Zhao YD, Wu EY, Oliver MS, et al. Consensus treatment plans for chronic nonbacterial osteomyelitis refractory to nonsteroidal anti-inflammatory drugs and/or with active spinal lesions. Arthritis Care Res. 2018;70:1228–37.

    Article  Google Scholar 

  35. 35.

    Sułko J, Ebisz M, Bień S, et al. Treatment of chronic recurrent multifocal osteomyelitis with bisphosphonates in children. Jt Bone Spine. 2019;86:783–8.

    Article  Google Scholar 

  36. 36.

    Kostik Mikhail M, Kopchak O, Chikova I, Isupova EMA. Comparison of diferent treatment approaches of pediatric chronic non-bacterial osteomyelitis. Rheumatol Int. 2019;39:89–96.

    CAS  Article  Google Scholar 

  37. 37.

    Yamashita K, Calderaro C, Labianca L, et al. Chronic recurrent multifocal osteomyelitis (CRMO) involving spine: a case report and literature review. J Orthop Sci. 2021;26:300–5.

    Article  Google Scholar 

  38. 38.

    Voit AM, Arnoldi AP, Douis H, et al. Whole-body magnetic resonance imaging in chronic recurrent multifocal osteomyelitis: clinical long term assessment may underestimate activity. J Rheumatol. 2015;42:1455–62.

    Article  Google Scholar 

Download references


We thank Wordvice ( for its linguistic assistance and professor Yongdong Zhao for revise during the preparation of this manuscript.


The author(s) disclosed receipt of the following financial support for the research, authorship, and/or publication of this article: This study was supported by two National Natural Science Foundations of China (No. 81800438 and 81771762).

Author information




Ma Le, Liu Haimei, Tang Hanyun, Zhang Zhiyong and Zou Lixia are co-first authors and contributed to collect, analysis and interpret the data. Ma Le wrote the manuscript and prepared the figures and tables. Yu Haiguo is corresponding author, and contributed to study conception and design. Yu Haiguo, Sun Li, Li Xiaozhong, Tang Xuemei and Lu Meiping critically reviewed the manuscript. All authors read and approved the final manuscript.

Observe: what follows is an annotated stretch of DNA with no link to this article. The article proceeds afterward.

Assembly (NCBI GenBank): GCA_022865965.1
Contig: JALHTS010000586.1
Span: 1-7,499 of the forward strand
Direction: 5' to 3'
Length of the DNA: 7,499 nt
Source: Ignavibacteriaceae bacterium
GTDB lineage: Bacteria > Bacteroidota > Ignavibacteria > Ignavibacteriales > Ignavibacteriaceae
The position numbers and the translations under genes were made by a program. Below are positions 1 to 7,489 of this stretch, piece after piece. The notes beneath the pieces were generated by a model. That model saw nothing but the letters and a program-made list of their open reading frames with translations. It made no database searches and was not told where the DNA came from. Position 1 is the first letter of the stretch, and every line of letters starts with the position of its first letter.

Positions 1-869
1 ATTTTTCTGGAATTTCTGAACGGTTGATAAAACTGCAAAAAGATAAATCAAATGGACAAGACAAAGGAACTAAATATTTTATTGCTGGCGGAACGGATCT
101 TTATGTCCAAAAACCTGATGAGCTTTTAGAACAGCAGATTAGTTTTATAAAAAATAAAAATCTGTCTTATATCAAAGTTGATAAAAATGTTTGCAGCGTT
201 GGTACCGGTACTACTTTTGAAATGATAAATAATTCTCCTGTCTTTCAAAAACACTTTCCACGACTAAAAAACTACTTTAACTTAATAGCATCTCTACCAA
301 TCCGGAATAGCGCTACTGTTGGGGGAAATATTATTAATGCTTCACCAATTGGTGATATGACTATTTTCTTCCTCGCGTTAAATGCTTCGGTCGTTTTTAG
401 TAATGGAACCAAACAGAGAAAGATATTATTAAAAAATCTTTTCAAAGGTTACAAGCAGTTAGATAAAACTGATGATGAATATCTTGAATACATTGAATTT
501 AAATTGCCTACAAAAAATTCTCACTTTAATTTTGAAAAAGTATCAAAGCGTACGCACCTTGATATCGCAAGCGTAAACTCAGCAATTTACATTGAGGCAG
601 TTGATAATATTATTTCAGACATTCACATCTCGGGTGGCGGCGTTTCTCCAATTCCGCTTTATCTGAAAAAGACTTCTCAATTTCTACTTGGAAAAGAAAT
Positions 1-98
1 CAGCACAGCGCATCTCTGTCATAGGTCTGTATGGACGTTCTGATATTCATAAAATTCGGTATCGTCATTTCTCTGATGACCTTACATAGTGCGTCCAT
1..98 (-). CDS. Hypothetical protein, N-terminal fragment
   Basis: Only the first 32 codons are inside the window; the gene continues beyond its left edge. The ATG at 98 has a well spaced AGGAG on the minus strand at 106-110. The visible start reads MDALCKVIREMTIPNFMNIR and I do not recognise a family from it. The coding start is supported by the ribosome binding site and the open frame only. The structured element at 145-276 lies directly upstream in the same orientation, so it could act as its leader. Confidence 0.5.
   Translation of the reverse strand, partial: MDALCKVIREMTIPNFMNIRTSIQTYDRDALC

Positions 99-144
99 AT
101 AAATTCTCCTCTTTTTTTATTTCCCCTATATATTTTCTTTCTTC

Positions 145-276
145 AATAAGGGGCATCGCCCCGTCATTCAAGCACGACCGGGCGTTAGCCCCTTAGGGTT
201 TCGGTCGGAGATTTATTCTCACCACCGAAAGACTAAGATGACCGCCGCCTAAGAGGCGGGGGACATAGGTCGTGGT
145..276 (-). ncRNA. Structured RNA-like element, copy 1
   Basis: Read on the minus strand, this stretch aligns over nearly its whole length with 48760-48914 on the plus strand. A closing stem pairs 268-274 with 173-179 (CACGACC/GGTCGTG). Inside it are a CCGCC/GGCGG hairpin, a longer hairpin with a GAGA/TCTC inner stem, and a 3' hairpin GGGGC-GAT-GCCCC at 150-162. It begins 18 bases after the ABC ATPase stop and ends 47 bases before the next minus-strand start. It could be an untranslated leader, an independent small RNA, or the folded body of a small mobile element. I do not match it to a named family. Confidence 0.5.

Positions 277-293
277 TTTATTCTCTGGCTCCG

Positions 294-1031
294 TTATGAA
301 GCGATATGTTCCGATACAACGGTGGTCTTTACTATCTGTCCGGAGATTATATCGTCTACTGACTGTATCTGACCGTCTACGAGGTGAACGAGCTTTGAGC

Corresponding author

Correspondence to Haiguo Yu.

Ethics declarations

Ethics approval and consent to participate

This is a retrospective study, first approved by the Ethics Review Board of Children’s Hospital of Nanjing medical university, the main study center, and then approval was obtained from additional medical centers.

Consent for publication

The authors assign all rights and privileges and give consent for publication of this work to Pediatric Rheumatology.

Competing interests

The authors declare that they have no competing interests.

Additional information

Publisher’s Note

Springer Nature remains neutral with regard to jurisdictional claims in published maps and institutional affiliations.

Rights and permissions

Open Access This article is licensed under a Creative Commons Attribution 4.0 International License, which permits use, sharing, adaptation, distribution and reproduction in any medium or format, as long as you give appropriate credit to the original author(s) and the source, provide a link to the Creative Commons licence, and indicate if changes were made. The images or other third party material in this article are included in the article's Creative Commons licence, unless indicated otherwise in a credit line to the material. If material is not included in the article's Creative Commons licence and your intended use is not permitted by statutory regulation or exceeds the permitted use, you will need to obtain permission directly from the copyright holder. To view a copy of this licence, visit The Creative Commons Public Domain Dedication waiver ( applies to the data made available in this article, unless otherwise stated in a credit line to the data.

Reprints and Permissions

About this article

Verify currency and authenticity via CrossMark

Cite this article

Ma, L., Liu, H., Tang, H. et al. Clinical characteristics and outcomes of chronic nonbacterial osteomyelitis in children: a multicenter case series. Pediatr Rheumatol 20, 1 (2022).

Download citation

  • Received:

  • Accepted:

  • Published:

  • DOI:


  • Autoinflammatory bone disease
  • Chronic nonbacterial osteomyelitis
  • Chronic recurrent multifocal osteomyelitis